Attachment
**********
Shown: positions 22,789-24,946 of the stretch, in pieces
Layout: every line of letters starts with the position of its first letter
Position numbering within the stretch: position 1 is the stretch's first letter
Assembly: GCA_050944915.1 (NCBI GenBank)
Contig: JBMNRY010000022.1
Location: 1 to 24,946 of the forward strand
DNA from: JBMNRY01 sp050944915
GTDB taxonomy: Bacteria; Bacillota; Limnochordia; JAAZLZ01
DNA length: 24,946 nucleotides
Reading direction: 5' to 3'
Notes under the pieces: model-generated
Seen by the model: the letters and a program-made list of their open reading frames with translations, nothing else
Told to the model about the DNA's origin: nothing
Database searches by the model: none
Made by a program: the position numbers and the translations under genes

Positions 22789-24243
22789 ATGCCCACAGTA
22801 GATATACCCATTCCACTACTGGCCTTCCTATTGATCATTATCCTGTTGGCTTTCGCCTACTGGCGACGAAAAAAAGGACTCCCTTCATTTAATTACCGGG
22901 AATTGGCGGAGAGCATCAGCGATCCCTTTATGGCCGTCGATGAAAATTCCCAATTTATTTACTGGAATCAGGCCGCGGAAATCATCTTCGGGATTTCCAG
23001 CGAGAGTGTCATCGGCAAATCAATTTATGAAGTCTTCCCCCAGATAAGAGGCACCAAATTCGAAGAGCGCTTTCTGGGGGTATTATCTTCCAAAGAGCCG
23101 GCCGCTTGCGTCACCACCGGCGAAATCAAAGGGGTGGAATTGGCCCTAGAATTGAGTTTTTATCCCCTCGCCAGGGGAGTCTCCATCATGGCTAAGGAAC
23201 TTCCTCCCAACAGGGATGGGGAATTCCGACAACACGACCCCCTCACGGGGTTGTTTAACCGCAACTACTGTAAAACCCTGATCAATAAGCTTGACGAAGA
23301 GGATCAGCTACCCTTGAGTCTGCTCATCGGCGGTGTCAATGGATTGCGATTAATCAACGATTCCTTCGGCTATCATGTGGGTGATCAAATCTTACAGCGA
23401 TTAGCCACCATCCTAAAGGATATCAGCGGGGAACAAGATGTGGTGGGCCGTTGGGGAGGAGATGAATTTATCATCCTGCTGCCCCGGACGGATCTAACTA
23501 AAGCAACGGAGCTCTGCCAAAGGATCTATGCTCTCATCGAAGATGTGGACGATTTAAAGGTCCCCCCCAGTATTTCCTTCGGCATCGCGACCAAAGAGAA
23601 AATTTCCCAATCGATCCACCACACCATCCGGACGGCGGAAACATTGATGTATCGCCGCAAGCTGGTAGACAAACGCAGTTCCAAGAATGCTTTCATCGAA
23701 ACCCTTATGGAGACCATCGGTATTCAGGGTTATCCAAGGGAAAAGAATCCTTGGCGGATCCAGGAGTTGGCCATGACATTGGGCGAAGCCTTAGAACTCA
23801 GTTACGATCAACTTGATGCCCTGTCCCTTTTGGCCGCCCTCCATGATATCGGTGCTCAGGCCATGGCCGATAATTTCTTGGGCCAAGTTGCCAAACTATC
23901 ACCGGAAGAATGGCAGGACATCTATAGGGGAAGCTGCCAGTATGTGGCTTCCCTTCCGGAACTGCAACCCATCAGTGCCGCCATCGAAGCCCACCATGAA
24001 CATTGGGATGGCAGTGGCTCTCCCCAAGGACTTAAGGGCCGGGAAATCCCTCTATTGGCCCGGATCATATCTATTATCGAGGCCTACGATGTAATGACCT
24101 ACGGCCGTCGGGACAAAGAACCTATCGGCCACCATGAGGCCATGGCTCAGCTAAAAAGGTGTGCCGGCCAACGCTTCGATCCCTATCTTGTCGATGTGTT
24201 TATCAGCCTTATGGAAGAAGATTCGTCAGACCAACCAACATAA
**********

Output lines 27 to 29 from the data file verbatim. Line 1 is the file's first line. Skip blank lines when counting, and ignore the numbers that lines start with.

23701 ACCCTTATGGAGACCATCGGTATTCAGGGTTATCCAAGGGAAAAGAATCCTTGGCGGATCCAGGAGTTGGCCATGACATTGGGCGAAGCCTTAGAACTCA
23801 GTTACGATCAACTTGATGCCCTGTCCCTTTTGGCCGCCCTCCATGATATCGGTGCTCAGGCCATGGCCGATAATTTCTTGGGCCAAGTTGCCAAACTATC
23901 ACCGGAAGAATGGCAGGACATCTATAGGGGAAGCTGCCAGTATGTGGCTTCCCTTCCGGAACTGCAACCCATCAGTGCCGCCATCGAAGCCCACCATGAA